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IJSTR >> Volume 1 - Issue 8, September 2012 Edition

International Journal of Scientific & Technology Research  
International Journal of Scientific & Technology Research

Website: http://www.ijstr.org

ISSN 2277-8616

A Post-Colonial Look : Yeats And War Poems

[Full Text]



Zahra Esmailzadeh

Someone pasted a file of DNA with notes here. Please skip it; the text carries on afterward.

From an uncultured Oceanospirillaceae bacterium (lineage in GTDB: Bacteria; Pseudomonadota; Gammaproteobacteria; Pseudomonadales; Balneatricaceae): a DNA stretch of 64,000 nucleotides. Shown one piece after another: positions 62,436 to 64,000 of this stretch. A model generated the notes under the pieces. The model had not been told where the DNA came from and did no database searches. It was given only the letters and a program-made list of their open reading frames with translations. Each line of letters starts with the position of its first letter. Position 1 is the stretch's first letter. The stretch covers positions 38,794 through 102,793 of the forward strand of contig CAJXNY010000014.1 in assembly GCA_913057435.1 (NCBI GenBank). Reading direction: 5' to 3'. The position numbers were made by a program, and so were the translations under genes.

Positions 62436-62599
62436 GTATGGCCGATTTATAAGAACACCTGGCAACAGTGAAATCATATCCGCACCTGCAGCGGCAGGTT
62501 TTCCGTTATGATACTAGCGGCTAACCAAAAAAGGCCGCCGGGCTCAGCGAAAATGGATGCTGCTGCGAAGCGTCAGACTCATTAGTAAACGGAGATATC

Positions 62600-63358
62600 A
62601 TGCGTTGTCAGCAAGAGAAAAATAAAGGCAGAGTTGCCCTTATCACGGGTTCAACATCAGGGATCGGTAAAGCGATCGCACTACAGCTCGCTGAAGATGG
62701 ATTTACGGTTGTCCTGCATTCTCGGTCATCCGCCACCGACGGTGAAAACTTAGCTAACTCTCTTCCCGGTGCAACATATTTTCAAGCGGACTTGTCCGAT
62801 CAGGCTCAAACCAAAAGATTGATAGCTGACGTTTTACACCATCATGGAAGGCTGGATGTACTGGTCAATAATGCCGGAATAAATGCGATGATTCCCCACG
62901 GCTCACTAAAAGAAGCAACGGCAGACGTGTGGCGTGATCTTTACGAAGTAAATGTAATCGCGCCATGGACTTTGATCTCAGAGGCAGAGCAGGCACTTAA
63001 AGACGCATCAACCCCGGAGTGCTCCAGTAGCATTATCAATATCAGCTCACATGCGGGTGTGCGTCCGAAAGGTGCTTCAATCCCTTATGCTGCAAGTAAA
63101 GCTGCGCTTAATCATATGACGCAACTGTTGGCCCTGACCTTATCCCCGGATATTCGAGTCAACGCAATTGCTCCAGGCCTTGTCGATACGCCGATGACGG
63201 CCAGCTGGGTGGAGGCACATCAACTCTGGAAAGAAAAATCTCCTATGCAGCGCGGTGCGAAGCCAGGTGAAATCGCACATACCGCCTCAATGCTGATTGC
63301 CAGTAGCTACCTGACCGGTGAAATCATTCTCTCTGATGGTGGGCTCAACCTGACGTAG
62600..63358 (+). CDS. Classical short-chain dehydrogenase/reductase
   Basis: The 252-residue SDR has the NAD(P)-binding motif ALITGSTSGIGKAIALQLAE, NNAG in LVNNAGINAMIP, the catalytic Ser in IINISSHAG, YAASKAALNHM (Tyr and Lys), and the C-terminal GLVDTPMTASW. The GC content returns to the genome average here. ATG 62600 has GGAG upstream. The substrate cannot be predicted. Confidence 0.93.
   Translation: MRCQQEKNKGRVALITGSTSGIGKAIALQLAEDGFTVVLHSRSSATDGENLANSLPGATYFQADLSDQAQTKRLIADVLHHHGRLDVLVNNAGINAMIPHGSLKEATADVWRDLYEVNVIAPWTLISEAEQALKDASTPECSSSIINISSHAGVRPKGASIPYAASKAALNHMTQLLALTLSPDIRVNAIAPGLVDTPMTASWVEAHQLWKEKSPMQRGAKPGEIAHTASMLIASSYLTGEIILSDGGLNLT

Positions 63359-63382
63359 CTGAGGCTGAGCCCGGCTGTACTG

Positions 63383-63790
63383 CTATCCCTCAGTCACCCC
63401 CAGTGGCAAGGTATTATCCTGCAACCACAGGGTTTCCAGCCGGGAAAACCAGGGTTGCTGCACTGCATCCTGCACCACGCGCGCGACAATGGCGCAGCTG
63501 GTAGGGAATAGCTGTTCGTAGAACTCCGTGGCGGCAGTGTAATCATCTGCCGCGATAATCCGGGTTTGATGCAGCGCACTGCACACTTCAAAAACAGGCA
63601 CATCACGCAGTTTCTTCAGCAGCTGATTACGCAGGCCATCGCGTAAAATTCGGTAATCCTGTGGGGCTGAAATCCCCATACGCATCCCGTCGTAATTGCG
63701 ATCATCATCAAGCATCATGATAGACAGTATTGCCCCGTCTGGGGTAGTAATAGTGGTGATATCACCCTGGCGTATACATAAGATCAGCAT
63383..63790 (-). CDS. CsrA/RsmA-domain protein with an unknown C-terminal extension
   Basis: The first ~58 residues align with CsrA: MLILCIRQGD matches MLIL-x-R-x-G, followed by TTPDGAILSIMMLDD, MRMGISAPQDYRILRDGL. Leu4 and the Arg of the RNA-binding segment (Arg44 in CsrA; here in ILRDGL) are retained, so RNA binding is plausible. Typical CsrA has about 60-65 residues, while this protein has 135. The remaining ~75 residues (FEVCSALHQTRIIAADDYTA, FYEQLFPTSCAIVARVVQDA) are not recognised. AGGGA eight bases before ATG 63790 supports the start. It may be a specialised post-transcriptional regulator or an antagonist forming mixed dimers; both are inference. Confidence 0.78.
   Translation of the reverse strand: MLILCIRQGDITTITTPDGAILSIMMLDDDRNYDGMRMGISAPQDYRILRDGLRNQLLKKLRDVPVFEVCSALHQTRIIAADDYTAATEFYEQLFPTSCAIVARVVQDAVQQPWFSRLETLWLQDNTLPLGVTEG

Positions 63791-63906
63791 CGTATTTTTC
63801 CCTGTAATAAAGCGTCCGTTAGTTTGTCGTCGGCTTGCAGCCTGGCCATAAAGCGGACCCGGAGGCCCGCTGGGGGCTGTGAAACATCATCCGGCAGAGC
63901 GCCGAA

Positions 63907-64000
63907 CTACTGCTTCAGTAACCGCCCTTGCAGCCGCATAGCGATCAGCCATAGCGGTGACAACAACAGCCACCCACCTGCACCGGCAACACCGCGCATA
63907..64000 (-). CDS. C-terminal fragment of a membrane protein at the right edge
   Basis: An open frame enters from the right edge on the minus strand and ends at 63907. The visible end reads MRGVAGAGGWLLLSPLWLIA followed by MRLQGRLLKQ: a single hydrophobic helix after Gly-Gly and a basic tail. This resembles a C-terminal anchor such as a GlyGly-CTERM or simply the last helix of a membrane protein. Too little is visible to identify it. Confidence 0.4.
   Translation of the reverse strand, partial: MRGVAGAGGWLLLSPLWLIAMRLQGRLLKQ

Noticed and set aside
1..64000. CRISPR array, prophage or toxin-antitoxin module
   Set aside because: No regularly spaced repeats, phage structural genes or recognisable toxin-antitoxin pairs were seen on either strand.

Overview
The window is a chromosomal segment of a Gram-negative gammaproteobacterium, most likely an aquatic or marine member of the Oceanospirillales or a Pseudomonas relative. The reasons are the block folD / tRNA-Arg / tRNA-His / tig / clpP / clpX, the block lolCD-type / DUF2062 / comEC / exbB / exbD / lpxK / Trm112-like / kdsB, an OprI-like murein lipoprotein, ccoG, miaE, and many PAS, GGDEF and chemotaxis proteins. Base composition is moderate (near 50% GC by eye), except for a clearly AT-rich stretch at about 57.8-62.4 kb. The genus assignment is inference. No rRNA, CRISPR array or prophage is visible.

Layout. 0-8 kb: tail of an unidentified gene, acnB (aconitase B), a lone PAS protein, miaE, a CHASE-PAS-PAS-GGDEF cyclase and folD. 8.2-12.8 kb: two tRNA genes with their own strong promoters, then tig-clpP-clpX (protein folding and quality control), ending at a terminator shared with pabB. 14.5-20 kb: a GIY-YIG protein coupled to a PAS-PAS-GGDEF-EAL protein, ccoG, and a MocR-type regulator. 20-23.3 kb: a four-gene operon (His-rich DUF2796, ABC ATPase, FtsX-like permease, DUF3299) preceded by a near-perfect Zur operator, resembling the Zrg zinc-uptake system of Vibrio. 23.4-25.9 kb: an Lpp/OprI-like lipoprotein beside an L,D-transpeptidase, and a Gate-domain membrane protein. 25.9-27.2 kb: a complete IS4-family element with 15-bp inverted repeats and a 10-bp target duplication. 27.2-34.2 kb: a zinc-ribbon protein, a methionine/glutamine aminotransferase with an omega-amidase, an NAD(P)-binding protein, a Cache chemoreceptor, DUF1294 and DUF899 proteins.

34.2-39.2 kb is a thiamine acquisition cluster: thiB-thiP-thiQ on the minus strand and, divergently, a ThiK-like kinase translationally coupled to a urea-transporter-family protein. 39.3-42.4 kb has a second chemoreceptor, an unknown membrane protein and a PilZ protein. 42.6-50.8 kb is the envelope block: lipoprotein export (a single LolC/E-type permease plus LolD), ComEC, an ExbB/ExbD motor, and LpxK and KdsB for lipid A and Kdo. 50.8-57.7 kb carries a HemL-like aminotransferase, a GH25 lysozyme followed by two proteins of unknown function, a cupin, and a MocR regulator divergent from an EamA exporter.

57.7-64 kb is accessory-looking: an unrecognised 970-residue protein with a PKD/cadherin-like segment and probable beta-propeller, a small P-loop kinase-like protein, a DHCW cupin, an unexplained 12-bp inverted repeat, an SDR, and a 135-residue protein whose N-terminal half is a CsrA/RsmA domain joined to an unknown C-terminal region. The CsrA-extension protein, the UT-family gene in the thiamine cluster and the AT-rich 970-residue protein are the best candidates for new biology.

Abstracts :- Yeats The Tower contains some of his best-known works. Even while its name suggests the poet's willed isolation, Yeats could not escape the radical changes that his country underwent in the 1920s. Written in 1928; the collection serves as a type of retrospective on Ireland's tumultuous decade, the two major events of which were the Anglo-Irish war (1919-1921) and the Irish Civil war (1922-1923). Of all Yeats' poetry "Meditation in Time of Civil War" is perhaps the most personal in its explanation of his protestant ascendancy past. Especially in the first section, the speaker seems ambivalent about his family history and his place in the civil war. "Nineteen Hundred and Nineteen" was originally titled "Thoughts Upon The Present State of World" and then Yeats changed it to Nineteen Hundred and Nineteen. The title of this poem is the year in which the Anglo-Irish war began. It signals the beginning of a new era after the Great War and marks the first year of that struggle. In both these poems, Yeats's position is to live in an in-between status. Two key elements in Bhabha's writing, when it comes to describing the colonial identities of both the colonized and the colonizer, are the concepts of ambivalence and hybridity. This study attempts to examine Bhabha's views on the relationship between the colonizer and the colonized to evince this relationship in Yeast's "Meditation in Time of Civil War" and "Nineteen Hundred and Nineteen".



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